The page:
- San Diego jury convicts four Somalis after hearing recorded phone calls with terror leader
- Federal agents record dozens of calls over months
- Prosecutor: They talked about "bullets, bombings and Jihad"
- The defendants said the conversations were about charity for orphans
A Somali terror leader implored his fellow countryman in California to send money 'to finance jihad," triggering a chain of events that ended with four convictions.
U.S. government agents recorded dozens of such calls a few years ago, according to the Department of Justice.
And on Friday, a jury found four Somali nationals guilty of supporting terrorism in their native country.
The verdict came after prosecutors played the recordings to jurors in a San Diego federal court during weeks of trial.
The four, who included an imam and a cab driver, had raised $10,000 and wired it to the Islamist terrorist group Al-Shabaab, according to the original indictment.
Cab driver Basaaly Saeed Moalin had many phone conversations with former Al-Shabaab leader Aden Hashi Ayrow, before a U.S. missile strike ended the latter's life in May 2008.
Investigators from the FBI, Homeland Security and a San Diego anti-terror agency recorded dozens of them.
Federal prosecutors filed charges in November 2011. The group pleaded not guilty. But the recordings convinced the jurors otherwise.
The money wasn't coming fast enough for Ayrow, who implored Moalin in at least one recorded call to hurry it up. "You are running late with the stuff," Ayrow told him. "Send some, and something will happen."
Ayrow pushed the cab driver to get his local imam to come up with some funds. Mohamed Mohamed Mohamud ran the City Heights mosque in San Diego, which many in the Somali community attended.
Together with a second cab driver, Ahmed Nasiri Taalil Mohamud, and an employee at a money transfer company, Issa Doreh, they raised the cash and wired it to Al-Shabaab , the Justice Department said.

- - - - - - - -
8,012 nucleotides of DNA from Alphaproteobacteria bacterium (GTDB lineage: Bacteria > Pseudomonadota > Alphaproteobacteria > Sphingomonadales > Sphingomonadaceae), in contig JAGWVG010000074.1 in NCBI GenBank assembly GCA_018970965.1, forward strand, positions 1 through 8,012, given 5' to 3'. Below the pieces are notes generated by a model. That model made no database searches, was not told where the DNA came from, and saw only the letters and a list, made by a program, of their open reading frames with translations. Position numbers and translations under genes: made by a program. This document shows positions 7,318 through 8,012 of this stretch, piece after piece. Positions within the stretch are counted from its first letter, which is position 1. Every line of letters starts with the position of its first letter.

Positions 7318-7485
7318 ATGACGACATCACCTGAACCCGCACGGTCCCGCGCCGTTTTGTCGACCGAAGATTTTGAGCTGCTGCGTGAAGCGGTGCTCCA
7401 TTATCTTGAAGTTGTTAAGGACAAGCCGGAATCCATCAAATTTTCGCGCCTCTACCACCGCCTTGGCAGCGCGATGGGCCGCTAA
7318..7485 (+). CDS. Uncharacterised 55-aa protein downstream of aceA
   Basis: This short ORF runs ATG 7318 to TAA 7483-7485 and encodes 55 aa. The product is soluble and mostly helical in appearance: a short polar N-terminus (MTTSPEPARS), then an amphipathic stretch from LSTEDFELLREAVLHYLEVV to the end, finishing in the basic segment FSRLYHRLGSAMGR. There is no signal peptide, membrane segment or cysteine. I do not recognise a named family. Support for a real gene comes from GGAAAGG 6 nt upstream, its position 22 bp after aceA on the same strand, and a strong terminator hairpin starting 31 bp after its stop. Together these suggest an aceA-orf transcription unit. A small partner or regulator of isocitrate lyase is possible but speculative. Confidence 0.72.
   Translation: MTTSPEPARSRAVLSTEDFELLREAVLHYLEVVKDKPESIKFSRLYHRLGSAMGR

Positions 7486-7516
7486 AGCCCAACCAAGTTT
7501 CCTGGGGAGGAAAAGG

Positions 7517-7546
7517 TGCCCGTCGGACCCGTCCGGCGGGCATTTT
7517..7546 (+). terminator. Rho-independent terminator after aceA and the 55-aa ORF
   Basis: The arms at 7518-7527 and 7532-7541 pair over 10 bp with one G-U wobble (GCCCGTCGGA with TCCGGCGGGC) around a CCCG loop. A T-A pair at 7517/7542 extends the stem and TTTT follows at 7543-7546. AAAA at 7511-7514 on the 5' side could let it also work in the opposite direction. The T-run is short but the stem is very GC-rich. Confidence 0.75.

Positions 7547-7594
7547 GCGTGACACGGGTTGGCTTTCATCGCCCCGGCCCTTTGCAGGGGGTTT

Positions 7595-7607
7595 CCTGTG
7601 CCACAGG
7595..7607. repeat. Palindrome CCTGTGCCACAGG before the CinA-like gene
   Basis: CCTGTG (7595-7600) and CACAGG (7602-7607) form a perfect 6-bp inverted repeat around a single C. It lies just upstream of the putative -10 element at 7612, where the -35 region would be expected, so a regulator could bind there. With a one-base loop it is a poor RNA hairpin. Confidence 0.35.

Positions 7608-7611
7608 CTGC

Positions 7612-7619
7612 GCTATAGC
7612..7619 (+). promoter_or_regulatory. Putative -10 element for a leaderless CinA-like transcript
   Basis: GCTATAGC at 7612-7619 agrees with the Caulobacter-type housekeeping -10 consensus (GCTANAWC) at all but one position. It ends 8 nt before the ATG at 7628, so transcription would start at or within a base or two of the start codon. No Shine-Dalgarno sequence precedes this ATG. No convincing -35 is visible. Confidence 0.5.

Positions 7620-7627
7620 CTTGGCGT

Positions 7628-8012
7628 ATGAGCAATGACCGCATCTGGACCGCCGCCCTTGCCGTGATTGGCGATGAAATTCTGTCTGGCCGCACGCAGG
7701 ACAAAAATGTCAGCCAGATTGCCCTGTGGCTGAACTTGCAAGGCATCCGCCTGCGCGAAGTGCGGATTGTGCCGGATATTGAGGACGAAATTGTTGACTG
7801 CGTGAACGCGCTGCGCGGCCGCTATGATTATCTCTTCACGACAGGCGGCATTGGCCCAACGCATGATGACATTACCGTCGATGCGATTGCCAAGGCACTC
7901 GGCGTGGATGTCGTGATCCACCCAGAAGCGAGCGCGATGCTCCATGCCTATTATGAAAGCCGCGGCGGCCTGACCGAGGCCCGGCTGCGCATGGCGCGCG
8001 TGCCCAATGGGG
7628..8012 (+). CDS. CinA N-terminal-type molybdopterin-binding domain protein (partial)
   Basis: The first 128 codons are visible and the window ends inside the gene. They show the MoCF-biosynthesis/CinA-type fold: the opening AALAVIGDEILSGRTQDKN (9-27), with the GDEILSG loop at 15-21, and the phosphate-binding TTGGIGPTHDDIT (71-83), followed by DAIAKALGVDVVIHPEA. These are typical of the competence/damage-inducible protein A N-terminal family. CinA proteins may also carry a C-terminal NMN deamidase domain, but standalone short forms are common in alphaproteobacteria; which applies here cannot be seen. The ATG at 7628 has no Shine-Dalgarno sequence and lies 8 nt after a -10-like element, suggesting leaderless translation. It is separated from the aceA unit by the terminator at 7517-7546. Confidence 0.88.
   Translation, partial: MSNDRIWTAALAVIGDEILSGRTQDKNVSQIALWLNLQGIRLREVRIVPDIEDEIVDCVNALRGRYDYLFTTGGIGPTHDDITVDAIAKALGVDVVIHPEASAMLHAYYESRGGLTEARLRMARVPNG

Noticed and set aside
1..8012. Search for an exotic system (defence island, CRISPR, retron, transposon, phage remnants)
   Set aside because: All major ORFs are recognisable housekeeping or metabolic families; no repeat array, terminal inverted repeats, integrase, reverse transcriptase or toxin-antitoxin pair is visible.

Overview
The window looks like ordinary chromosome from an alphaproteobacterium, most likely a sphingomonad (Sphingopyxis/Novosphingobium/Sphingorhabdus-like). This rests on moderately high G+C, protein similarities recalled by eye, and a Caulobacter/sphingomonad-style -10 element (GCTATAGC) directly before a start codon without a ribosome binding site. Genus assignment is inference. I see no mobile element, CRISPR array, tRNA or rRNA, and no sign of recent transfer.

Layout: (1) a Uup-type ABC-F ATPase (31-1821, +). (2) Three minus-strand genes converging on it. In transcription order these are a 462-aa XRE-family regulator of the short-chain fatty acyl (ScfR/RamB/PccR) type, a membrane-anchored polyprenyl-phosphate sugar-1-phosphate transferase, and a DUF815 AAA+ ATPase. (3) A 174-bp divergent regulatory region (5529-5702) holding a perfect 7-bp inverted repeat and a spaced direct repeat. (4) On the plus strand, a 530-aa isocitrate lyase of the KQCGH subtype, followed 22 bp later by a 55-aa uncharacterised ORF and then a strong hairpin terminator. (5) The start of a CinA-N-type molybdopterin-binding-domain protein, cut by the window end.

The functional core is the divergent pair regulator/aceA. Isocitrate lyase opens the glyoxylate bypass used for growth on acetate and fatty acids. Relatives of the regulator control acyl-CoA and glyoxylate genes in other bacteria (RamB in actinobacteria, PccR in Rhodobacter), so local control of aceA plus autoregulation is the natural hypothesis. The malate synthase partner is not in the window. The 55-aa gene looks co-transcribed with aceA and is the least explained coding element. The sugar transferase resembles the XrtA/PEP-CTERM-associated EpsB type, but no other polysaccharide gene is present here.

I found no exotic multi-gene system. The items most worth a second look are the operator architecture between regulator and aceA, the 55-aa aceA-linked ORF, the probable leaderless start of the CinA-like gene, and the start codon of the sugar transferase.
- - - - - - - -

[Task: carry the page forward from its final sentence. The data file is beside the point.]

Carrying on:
It wasn't the only favor Moalin did for the terror group.
Moalin had kept a house in Somalia's capital Mogadishu, one of the world's most embattled cities at the time. He offered to let the terrorists use it, the Department of Justice said.
"After you bury your stuff deep in the ground, you would, then, plant trees on top," Moalin told Ayrow in a recorded conversation. Prosecutors argued he was "offering a place to hide weapons."
For months, they talked about "bullets, bombing and Jihad," said U. S. Attorney Laura E. Duffy. After hearing the recordings, the jury no longer bought the defendants' explanation that they "were actually conversations about their charitable efforts for orphans and schools," she said.
Sentencing is scheduled for May 16.
Al-Shabaab is one of about 50 groups that have been designated by the State Department as foreign terrorist organizations.
The Islamist extremists have been waging a war against Somalia's government in an effort to implement a stricter form of Islamic law, or sharia.
In recent years, Somali and African Union troops, who have received funding from the U.S. government, have won many battles against the terror group, pushing it back to a handful of strongholds.
For more than 20 years, Somalia did not have a stable government, and fighting between the rebels and government troops added to the impoverished east African nation's humanitarian crisis.
In January, the United States granted official recognition to the Somali government in Mogadishu.